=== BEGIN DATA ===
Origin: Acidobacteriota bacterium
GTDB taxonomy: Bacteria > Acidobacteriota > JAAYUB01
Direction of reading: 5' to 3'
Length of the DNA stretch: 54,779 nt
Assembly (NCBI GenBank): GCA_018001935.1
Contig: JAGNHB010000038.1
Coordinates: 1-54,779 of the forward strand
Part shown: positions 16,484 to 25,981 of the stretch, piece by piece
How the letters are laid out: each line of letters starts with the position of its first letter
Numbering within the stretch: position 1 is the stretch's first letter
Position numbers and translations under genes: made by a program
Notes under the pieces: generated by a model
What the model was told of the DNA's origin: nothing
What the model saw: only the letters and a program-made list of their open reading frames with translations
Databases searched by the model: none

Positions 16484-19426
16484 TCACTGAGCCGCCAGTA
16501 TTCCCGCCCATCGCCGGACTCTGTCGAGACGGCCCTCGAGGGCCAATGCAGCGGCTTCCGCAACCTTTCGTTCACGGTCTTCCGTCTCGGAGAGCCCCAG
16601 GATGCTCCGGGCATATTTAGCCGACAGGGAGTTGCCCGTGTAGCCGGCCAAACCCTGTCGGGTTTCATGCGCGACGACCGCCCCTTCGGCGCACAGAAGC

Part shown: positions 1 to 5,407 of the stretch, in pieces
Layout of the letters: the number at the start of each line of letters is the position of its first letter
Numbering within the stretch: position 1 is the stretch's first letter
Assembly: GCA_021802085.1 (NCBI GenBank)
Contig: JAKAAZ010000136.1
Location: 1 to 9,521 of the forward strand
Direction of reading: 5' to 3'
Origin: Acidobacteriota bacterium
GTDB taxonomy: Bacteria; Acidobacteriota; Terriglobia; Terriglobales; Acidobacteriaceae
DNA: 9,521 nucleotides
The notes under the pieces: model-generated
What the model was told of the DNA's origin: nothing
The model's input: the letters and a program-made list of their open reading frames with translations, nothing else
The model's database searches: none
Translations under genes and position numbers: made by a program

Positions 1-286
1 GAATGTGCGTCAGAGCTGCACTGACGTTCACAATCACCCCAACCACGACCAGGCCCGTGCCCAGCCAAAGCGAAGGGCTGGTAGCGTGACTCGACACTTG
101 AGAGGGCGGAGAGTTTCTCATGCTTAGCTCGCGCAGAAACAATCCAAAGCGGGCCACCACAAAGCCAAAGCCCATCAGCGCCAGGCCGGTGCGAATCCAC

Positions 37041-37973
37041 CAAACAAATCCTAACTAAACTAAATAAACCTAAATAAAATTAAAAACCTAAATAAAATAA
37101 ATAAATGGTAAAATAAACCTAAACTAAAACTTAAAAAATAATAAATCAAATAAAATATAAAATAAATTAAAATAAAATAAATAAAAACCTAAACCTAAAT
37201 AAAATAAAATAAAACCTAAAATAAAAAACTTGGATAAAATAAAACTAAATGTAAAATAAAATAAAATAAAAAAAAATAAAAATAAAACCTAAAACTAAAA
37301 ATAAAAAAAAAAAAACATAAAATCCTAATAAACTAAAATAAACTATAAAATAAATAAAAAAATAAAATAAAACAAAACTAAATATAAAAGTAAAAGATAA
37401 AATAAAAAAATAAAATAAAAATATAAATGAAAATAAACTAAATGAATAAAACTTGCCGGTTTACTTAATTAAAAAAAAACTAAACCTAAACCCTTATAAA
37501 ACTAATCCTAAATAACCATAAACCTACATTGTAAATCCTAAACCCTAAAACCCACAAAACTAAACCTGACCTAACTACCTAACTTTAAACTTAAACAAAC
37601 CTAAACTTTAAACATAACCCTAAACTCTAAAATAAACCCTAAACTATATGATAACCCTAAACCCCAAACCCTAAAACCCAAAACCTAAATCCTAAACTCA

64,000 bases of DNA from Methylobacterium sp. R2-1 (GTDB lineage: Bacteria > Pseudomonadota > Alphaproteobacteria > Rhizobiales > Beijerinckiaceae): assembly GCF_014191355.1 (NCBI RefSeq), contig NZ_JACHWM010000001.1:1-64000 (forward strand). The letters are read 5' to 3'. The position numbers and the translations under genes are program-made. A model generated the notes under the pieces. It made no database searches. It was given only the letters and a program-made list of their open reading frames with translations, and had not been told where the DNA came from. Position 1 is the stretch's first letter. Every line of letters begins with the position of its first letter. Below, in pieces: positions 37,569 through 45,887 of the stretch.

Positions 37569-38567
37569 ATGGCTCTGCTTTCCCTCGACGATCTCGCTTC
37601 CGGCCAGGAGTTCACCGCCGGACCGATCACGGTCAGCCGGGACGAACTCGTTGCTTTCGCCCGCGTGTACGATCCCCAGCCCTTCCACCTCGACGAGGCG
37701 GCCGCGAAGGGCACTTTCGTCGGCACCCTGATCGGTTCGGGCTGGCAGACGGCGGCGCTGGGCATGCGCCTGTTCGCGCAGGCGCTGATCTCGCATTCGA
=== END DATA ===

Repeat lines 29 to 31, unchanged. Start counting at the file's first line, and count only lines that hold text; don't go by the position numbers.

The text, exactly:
DNA: 9,521 nucleotides
The notes under the pieces: model-generated
What the model was told of the DNA's origin: nothing